Saturday, March 12, 2011

"So... What Do You Eat?"

Oddly enough, I get that question often. My friends, family and co-workers understand that I am health conscious and make an effort to bring whole nutrition to every meal. I limit my processed food intake which is easier than most people think - it's just different. To answer some questions, I am going to attempt to explain what I eat to show people that eating healthy isn't a burden.

1. "It's not a diet, but a lifestyle." I didn't make this change overnight. I hate when people see you eating healthy or buying fresh produce and they say "You're being so good" or " I should really go on a diet." Everything you eat is part of your diet. It's your choice if it's a nutritious one or not. A weight-loss diet usually means cutting out things like fat, carbs, sugar, etc. to stimulate the metabolism. The problem is that it's not permanent or maintainable. Once you reach your fitness goal and return to your "pre-diet" diet, you fall back to square one.

It's important to make changes that are maintainable. You cannot live the rest of your life without any carbohydrates or drinking nothing but fruit juice and weight loss shakes. Your body is your most powerful tool, don't you want to fuel it properly?

Yin Yang Flag Polyester 3 ft. x 5 ft.2. Life is about balance. If you can balance your energy equally between, work, your personal life, and your spiritual life, health will come. If you can find balance emotionally, you will be able to balance your nutrition, too.

Balance of nutrition comes in meal planning. Macaroni and cheese is not a meal. Every meal should be a mixture of fat, protein, and complex carbohydrates. There are many books and websites to help you find this information: educate yourself.

Good fat comes from nuts, oils, seafood and seeds.

Protein comes from meat, beans, dairy, tofu and whole grains.

Complex carbohydrates are whole grains, fruits and vegetables. Brown rice, quinoa, oats, sweet potatoes and all vegetables are great complex carbohydrates. They break down slowly, stabilizing blood sugar.

Avoid chemicals. Preservatives, synthetic coloring, pesticides and stabilizers offer no nutritional value. They also are not easily broken down in our bodies, if at all. When these are ingested our bodies waste precious time and energy trying to make use out of them instead of extracting nutrients to fuel our organs, regulate our blood sugar and fight diseases. Give your body a break, it works hard. This is easily done by buying foods without packaging (i.e. fresh) and reading the labels on your packaged food. The one with the least "fake" ingredients is going to be the best; even if it's not the lowest in fat, sugar, calories or carbohydrates.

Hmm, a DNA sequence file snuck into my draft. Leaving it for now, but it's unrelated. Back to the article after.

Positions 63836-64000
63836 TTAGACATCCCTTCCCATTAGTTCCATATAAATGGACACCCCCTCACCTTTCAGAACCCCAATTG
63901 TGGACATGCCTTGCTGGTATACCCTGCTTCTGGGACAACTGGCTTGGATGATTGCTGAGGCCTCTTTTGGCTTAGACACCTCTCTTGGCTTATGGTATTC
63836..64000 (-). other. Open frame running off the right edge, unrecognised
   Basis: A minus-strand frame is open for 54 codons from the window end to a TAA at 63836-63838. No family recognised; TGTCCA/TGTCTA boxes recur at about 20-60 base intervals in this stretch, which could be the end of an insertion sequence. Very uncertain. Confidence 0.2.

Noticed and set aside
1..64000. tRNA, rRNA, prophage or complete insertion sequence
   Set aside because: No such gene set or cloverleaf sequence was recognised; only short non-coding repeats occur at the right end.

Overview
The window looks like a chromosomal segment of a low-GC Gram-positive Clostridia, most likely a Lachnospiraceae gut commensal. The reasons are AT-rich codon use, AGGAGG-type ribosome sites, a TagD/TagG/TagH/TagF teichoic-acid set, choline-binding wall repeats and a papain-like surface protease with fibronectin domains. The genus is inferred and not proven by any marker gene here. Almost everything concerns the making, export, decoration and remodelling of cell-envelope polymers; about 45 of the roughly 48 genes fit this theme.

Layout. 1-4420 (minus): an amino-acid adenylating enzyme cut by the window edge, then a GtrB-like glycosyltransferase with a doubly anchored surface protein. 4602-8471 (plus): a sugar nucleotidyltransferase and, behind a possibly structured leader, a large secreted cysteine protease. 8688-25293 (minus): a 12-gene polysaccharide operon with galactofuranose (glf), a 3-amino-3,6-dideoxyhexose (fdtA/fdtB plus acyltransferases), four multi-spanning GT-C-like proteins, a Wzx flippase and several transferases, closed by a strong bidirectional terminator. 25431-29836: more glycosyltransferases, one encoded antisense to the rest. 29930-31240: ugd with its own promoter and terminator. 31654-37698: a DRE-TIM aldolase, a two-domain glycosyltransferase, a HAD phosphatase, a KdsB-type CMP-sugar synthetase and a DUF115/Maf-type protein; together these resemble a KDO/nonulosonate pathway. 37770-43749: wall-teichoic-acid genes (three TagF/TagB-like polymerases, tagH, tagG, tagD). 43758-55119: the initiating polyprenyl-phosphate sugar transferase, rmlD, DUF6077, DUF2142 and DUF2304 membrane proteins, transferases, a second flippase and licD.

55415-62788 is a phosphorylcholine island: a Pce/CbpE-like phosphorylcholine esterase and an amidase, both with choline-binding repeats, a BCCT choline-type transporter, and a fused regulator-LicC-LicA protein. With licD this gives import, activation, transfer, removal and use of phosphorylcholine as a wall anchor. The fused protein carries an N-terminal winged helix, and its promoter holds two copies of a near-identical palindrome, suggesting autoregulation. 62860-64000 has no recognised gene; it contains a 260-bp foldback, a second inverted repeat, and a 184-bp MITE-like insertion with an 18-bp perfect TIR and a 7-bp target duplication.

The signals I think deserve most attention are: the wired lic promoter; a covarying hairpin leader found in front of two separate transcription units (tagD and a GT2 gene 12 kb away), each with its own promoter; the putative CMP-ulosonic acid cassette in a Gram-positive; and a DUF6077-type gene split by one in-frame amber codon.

3. Be prepared. It sounds dumb but if you have a plan, ordering pizza and pulling in a drive thru won't happen. Keep a healthy snack handy. Fruits like apples, oranges, and bananas keep well at room temperature. A few nuts will give your brain a boost with protein and healthy fats. Some packaged nutrition bars like Cliff of Kind bars are good in a pinch. Beware of foods like yogurt and granola bars that seem healthy but are loaded with processed sugar. Keeping water on hand will keep you away from the soda machine.

Rival RO180 18-Quart Roaster Oven, White

Every week, we started making a "menu." We pick out five recipes for dinner for the week and use those to make our grocery list. We found that five allows for structure, but also some freedom if we decide to go out one night or have left overs. We have all the ingredients and a written plan so there's no excuse to eat junk.

Breakfast items we always keep on hand include fresh fruit, bread for sandwiches or toast, eggs, and steel cut oats.

We save money by buying our fresh produce at the local farmer's market, and what we can't buy fresh we buy frozen. I don't like cans because there is some sketchy findings in the BPA lining used in tin cans. When we do buy things like applesauce or pasta sauce we use glass containers which are also recyclable in our area.

Here is a copy of one of our weekly menus to get an idea of what meals in our house look like. I don't eat much meat so often times we cook the meat separate and he will have the meat and I will have beans or tofu. All our pasta and rice is whole grain and we use organic milk and yogurt.

Spring Chicken Salad

red potatoes
plain greek yogurt
bell pepper
chicken or beans
  1. Boil potatoes until tender, drain and cool
  2. Grill the chicken
  3. Chop the onion, and mix with yogurt, vinegar, salt and pepper for a dressing
  4. Toss together the lettuce, tomatoes, cucumber, radishes and bell pepper and top with dressing, and chicken or beans
Vegetable Enchiladas

bell peppers
black beans
enchilada sauce
  1. Preheat oven to 400
  2. Combine onion, chopped pepper, mushrooms, zucchini, beans, cheese and half the enchilada sauce
  3. Fill tortillas and roll up, topping with remaining sauce and a little cheese
  4. bake 15 minutes
Pasta with Broccoli Pesto

parmesan cheese
cottage cheese

  1. Puree broccoli and pistachios with parmesan in the food processor until smooth
  2. Add the cottage cheese and pulse until combined
  3. Cook pasta
  4. Top pasta with pesto and garnish with salt, pepper, parmesan and olive oil
Steak and mashed potatoes

green beans
  1. marinate and grill steak and tofu
  2. peel and boil potatoes until tender, add milk and butter and mash to desired consistency
  3. steam green beans until tender
  4. season and serve
Roasted veggies and Potatoes

Red potatoes
brussels sprouts
  1. Preheat oven to 400
  2. Toss veggies, potatoes and olive oil, coating evenly
  3. Sprinkle with oregano, rosemary, thyme, basil, salt and pepper
  4. roast for 35 - 40 minutes

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